Some thoughts on learning together

Most of what I’ve learned about both cooking and woodworking I’ve learned on my own, from books, from the internet, occasionally from television, and from experimentation. There’s been a lot of what I’d not uncharitably call hacking. Much of it has worked. But as I’ve gotten older I’ve come to appreciate the value of direct instruction, and by direct I mean in-person, physical instruction. There are questions you can’t ask of a book and answers you can’t get without physical presence.

Here’s an example. I learned to cut pretty good dovetails by watching Roy Underhill on television and reading his books, and then by practicing. But when he opened his Woodwright’s School I jumped at the chance to take a basic joinery class, because by then, fifteen years into my haphazard and frequently interrupted pursuit of hand-tool woodworking, I had a pretty good sense of what I wasn’t figuring out on my own. I knew how the tools worked, what the process was, and what the result should look like, and I could replicate all that decently, but something was missing.

So I took a class on what I supposedly already knew how to do. When Roy stopped by the bench to check on my progress, I knew what I wanted to know: How do you stand in relation to the work? Where do your feet go and where do they point? How can I best use my hands and fingers to guide the chisel when I’m paring? It’s elementary stuff, the kind of thing you get on day one in a face-to-face class or an apprenticeship, but it’s hard to see on video and harder to interpret from books. As I said last week about the difficulty of learning from cookbooks, this isn’t a limitation of the authors or directors, but of the medium. Woodworking is a physical craft; you learn it best from physical presence! While it can be reduced to a process, a procedure, an algorithm, doing so… reduces it. The physical, bodily aspect is lost, and the bodily aspect, of course, is the one that matters most.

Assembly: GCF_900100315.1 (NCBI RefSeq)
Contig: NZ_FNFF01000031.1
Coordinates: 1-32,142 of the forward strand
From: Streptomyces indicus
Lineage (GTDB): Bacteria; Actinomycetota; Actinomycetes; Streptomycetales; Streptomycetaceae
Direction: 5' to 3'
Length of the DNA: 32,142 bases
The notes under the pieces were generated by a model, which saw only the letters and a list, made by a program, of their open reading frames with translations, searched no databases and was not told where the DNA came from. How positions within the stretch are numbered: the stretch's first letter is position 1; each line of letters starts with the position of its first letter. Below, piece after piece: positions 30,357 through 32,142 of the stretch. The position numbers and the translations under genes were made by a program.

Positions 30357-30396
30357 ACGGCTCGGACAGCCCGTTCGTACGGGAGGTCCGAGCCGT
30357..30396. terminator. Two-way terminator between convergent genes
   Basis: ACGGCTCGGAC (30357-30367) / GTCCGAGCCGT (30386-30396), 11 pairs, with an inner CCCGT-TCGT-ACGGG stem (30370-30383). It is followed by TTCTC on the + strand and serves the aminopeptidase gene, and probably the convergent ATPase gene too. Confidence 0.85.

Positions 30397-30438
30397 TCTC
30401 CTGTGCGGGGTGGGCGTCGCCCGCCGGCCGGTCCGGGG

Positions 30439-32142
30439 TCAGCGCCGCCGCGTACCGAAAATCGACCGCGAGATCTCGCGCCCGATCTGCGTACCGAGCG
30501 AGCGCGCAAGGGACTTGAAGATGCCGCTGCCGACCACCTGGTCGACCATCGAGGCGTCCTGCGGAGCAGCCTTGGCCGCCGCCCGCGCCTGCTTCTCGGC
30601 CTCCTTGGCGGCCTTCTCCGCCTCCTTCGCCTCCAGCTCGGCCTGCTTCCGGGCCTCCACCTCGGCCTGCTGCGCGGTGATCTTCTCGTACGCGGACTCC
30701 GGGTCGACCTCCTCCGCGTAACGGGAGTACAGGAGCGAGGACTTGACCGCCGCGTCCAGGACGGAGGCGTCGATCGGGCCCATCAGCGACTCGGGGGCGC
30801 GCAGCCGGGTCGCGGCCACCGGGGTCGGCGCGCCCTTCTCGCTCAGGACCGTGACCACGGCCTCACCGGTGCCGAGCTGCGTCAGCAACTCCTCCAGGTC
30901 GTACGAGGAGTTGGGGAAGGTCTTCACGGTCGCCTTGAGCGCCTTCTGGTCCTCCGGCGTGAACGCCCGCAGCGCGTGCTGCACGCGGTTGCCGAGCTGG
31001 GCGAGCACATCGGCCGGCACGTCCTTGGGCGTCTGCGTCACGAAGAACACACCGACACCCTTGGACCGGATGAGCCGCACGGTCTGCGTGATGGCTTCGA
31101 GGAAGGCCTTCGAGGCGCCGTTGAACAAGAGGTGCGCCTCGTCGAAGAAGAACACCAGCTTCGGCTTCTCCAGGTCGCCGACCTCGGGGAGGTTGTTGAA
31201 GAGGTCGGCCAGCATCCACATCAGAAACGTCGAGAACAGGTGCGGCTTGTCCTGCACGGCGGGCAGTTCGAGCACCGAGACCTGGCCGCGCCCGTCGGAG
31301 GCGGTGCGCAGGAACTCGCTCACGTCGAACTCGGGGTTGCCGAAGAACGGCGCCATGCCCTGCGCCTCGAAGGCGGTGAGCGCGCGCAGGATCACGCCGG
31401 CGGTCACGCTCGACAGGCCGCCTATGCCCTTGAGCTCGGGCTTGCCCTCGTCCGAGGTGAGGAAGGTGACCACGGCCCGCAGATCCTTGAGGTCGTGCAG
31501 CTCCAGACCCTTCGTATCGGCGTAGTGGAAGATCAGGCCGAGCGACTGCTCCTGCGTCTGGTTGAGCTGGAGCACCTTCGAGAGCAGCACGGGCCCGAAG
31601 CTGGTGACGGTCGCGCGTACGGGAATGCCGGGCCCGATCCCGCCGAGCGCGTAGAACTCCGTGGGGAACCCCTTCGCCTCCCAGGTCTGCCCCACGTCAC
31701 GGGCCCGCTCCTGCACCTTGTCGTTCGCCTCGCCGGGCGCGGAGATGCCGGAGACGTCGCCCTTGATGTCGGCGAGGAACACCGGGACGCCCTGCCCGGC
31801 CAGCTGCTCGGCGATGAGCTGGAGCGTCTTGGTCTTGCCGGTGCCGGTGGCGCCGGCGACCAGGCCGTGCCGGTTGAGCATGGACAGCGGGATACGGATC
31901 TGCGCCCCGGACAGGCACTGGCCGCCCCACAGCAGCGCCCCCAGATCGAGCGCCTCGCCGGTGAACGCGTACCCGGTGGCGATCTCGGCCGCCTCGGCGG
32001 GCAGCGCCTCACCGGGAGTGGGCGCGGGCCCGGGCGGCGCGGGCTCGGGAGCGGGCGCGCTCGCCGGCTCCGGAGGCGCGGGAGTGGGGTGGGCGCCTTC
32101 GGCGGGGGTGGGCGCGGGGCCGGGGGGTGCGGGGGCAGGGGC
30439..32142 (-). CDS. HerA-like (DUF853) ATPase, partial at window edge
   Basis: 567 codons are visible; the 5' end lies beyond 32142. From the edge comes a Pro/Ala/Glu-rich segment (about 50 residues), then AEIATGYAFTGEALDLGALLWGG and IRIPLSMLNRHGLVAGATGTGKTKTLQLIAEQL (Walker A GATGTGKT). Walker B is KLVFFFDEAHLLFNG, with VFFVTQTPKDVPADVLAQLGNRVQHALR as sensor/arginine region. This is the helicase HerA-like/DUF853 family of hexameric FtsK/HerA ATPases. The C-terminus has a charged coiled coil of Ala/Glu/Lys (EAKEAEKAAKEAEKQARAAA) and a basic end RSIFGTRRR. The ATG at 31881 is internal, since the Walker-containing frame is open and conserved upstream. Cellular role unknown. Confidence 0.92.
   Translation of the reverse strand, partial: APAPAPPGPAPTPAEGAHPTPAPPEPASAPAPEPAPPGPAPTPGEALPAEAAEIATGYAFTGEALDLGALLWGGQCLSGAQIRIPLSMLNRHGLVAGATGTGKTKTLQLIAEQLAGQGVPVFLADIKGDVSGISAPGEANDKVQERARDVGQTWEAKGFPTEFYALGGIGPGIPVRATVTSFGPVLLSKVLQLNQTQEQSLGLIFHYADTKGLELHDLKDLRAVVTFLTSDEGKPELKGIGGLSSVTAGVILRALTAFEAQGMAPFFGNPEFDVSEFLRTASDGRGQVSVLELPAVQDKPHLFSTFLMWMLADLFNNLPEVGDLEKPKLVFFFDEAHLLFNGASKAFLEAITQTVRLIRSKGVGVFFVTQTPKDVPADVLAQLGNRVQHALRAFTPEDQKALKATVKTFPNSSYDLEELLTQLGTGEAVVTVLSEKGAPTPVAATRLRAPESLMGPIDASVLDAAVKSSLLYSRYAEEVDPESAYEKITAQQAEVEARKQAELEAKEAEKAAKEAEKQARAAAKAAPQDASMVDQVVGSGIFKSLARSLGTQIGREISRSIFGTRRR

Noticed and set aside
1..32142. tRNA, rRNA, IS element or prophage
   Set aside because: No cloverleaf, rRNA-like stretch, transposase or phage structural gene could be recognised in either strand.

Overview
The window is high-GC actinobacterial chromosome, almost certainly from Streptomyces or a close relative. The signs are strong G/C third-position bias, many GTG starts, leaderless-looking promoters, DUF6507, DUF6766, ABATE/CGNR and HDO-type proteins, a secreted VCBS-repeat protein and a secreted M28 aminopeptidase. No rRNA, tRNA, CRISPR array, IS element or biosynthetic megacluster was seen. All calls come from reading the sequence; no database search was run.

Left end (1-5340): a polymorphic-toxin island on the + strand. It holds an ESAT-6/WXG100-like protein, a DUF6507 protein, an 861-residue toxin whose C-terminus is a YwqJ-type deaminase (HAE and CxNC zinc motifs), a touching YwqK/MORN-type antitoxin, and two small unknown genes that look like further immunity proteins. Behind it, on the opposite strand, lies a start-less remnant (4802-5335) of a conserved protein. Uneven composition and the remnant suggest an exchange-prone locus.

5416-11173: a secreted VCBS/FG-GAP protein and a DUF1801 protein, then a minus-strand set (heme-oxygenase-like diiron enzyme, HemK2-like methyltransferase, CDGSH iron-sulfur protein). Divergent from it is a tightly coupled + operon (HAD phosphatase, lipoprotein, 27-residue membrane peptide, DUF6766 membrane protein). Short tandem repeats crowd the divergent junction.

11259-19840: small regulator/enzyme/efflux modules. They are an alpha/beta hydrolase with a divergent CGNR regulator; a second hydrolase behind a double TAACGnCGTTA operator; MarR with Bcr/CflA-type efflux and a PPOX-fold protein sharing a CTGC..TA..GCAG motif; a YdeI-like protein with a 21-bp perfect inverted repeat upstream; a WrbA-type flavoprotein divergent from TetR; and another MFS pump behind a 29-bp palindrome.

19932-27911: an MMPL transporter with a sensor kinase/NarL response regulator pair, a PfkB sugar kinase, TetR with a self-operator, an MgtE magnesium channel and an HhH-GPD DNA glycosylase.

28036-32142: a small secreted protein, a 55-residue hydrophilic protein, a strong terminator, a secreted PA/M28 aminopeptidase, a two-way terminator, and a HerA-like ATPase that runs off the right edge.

Anyway, I got what I needed from that class. What I had been doing sort of jangled around, getting decent results but never feeling right and eventually stalling on a plateau; now my work slipped into a groove where I could keep improving. I’ve made a few adjustments since, but they’re gradual improvements or experiments from a solid foundation. I love books, and I can’t imagine how I’d have ever gotten into woodworking, let alone kept developing skills, without libraries and magazines and television and the internet. But I can’t help thinking we’re hamstrung by relying so heavily on all these visual and intellectual means of instruction for what is, after all, work of the body.

What to do about that is the question, and I don’t know how to answer it, except to say more community. (I was going to say that I can’t imagine how traditional woodworking could have been revived without technologically mediated communication — television, internet, radio maybe not so much. But of course if we didn’t have technologically mediated communication, we might still have something more like traditional community in which it was easier to work together, literally together. So I was imagining our society as it presently is without some of the things that made it what it is but that also provide us a means of navigating it, which is nightmarishly dystopian but not very realistic. So never mind that.)

Learning and the immediacy of correction

illustration from Shakespeare's Comedy of Errors
Comedy in the sense of a happy ending, not because mistakes are always funny. (Image courtesy of The British Library.)

I want to follow up on what I said in my previous post about the importance of errors in learning a craft, and think about what kind of errors are useful — because not every mistake is a “learning opportunity,” or at least some are more opportune than others. Certainly learning any sort of skill or craft is not a linear process of instruction and emulation. Here’s philosopher Richard Sennett, whose The Craftsman is an excellent exploration of the process of learning a craft:

To develop skill requires a good measure of experiment and questioning; mechanical practice seldom enables people to improve their skills. Too often we imagine good work itself as success built, economically and efficiently, upon success. Developing skill is more arduous and erratic than this.

Erratic is a apt word, I think. It’s a cliché to say that we learn from our mistakes, but some kinds of errors are better teachers than others. The more immediate that feedback is, the better — especially when what’s being learned involves bodily work. The wrong note on the violin, for example, corrects the learner immediately, while she still remembers quite clearly what she did to produce it. For a teacher to come by half an hour later and say “Very good, but you were flat on that eighth-note G-sharp in the twenty-third measure,” would only draw the student’s attention again to what she should have done, not to what she did and therefore how to correct the error. Continue reading “Learning and the immediacy of correction”